were very comfy in our dry clothes. the wet stuff got
            hung out overnight and dried that way.

            I have used the polypro long undies ( Canadian Armed
            forces issue) and didn't change thinking I would be
            fine..... lesson learned it dropped to below zero (
            this was early spring) and I was shivvering into the
            night until i " sucked it up" and changed, then life
            got much better

            --- tim garner <slowhike@...> wrote:

            >
            >
            > Chuck Henderson <chu62003@...> wrote:as I tell
            > my scouts " suck it up" short term pain for
            > long term gain etc.... the quick dry stuff has very
            > little insulation value.
            >
            > Do it the way I do :
            >
            > ......Any fool can be uncomfortable!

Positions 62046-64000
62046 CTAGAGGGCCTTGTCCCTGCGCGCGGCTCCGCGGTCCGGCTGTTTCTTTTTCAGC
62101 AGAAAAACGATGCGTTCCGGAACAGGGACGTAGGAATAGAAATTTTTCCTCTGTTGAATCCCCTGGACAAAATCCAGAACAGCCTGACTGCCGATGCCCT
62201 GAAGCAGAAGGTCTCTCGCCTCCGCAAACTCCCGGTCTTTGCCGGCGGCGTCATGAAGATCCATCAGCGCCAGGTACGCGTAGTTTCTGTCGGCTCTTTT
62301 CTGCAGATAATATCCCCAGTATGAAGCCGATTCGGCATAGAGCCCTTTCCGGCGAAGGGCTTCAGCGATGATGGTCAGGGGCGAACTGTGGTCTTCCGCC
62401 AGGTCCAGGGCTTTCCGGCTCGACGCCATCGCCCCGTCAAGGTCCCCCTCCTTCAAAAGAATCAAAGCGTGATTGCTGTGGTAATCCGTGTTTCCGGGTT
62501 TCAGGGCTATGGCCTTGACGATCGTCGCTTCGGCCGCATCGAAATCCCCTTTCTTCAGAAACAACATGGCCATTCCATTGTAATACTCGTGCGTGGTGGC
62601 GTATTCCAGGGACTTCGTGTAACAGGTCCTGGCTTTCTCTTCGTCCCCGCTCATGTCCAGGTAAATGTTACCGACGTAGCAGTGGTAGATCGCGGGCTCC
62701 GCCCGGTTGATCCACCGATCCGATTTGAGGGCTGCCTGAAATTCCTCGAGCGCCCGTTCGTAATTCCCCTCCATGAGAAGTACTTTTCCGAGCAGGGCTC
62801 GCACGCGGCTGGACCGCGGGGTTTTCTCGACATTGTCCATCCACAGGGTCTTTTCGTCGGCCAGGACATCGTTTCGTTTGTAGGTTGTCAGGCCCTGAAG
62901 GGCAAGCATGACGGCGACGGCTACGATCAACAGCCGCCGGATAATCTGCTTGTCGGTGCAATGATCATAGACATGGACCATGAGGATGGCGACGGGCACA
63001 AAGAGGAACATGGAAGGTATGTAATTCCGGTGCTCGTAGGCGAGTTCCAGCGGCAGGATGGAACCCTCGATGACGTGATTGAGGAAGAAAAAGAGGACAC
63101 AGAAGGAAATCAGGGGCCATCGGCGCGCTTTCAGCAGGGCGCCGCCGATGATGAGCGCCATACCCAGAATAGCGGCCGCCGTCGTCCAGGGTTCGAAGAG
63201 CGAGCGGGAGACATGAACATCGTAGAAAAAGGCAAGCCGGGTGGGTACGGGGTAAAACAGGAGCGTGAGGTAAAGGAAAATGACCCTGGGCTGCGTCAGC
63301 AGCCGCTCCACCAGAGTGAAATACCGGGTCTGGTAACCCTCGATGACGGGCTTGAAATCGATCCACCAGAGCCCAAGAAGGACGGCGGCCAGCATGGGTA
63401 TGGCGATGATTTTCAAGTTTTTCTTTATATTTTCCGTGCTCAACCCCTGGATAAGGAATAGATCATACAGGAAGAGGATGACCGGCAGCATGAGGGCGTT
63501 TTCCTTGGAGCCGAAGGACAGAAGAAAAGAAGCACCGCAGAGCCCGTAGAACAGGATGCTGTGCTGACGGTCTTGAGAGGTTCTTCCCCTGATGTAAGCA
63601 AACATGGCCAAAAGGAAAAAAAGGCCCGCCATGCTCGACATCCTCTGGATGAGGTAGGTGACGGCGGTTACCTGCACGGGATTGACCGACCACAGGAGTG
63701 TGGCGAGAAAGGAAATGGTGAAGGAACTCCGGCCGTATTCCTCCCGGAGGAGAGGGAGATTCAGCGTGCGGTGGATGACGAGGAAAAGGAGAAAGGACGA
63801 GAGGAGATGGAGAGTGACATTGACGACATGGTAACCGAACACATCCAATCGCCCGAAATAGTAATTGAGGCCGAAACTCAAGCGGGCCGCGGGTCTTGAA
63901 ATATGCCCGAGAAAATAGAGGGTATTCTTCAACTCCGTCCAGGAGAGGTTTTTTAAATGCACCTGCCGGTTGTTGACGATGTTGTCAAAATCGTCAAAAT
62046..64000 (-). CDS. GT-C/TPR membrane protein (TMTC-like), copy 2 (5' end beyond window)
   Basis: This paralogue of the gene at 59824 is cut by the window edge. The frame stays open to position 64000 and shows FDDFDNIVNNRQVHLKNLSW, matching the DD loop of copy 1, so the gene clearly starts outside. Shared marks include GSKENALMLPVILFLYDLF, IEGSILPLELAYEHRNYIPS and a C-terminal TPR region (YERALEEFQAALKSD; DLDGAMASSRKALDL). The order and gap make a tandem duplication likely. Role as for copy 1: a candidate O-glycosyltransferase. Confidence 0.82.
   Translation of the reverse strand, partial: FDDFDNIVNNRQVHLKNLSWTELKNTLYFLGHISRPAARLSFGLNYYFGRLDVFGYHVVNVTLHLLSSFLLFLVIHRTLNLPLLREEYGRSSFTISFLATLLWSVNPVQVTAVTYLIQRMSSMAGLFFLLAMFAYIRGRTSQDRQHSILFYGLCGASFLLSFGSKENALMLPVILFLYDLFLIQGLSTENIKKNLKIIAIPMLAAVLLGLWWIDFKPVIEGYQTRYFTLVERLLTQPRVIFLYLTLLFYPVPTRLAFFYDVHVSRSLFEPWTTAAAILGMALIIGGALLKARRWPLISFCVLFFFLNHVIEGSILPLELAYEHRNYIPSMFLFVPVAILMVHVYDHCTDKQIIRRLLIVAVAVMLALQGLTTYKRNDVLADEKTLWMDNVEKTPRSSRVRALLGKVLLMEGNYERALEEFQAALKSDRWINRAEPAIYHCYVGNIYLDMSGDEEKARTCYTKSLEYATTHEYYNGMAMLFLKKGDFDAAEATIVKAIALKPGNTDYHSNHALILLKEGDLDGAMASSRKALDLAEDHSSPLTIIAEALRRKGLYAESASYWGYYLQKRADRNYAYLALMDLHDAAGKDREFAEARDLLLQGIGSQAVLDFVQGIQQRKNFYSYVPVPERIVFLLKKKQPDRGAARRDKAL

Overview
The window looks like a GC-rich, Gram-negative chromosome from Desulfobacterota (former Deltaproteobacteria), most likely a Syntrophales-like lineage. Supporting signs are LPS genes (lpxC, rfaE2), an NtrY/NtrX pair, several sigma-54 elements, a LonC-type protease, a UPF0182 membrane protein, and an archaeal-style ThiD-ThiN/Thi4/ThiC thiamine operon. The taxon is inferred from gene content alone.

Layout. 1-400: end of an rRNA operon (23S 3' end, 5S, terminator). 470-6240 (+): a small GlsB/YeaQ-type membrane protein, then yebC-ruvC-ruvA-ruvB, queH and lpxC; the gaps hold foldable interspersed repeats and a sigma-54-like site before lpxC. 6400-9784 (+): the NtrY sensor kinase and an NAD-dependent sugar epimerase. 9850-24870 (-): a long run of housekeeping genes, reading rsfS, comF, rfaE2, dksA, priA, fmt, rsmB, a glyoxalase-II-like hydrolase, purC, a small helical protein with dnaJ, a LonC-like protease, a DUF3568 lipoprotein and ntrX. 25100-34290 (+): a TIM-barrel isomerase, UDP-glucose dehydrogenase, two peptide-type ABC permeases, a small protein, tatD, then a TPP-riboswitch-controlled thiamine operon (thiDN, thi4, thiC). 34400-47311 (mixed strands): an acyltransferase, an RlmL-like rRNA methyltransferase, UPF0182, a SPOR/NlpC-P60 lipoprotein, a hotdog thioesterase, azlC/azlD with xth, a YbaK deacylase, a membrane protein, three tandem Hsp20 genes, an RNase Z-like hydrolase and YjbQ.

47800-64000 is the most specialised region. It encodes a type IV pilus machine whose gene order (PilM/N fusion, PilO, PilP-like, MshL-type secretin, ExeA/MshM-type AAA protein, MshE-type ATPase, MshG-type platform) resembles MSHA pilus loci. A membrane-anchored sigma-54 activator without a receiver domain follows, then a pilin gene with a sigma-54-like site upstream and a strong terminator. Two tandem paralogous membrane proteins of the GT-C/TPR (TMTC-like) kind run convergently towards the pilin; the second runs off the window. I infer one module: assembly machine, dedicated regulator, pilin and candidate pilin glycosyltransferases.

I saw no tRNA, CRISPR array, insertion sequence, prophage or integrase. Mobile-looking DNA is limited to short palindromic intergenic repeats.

>
            > . chuck... that`s awfully strong language you put w/
            > your opinion my friend. one thing i`ve learned about
            > backpacking is...there`s more than one way to do
            > things. differant methods have there pros & cons,
            > thier advantages & disadvantages. the quick dry
            > stuff does what it`s supposed to very well (some
            > fabrics better than others mabey). it`s not supposed
            > to be of great insulative value, but part of a
            > clothing system that can be worn (& dryed) through a
            > wide range of weather conditions. i understand the
            > advantages of putting on a dry layer at night, but i
            > also know the discomforts of changing at night &
            > changing back into damp clothing in the morning
            > (even if i did sleep w/ it in my bag to keep it
            > warm). i also know that if i do certain things in
            > the evening hours, my clothing almost always feels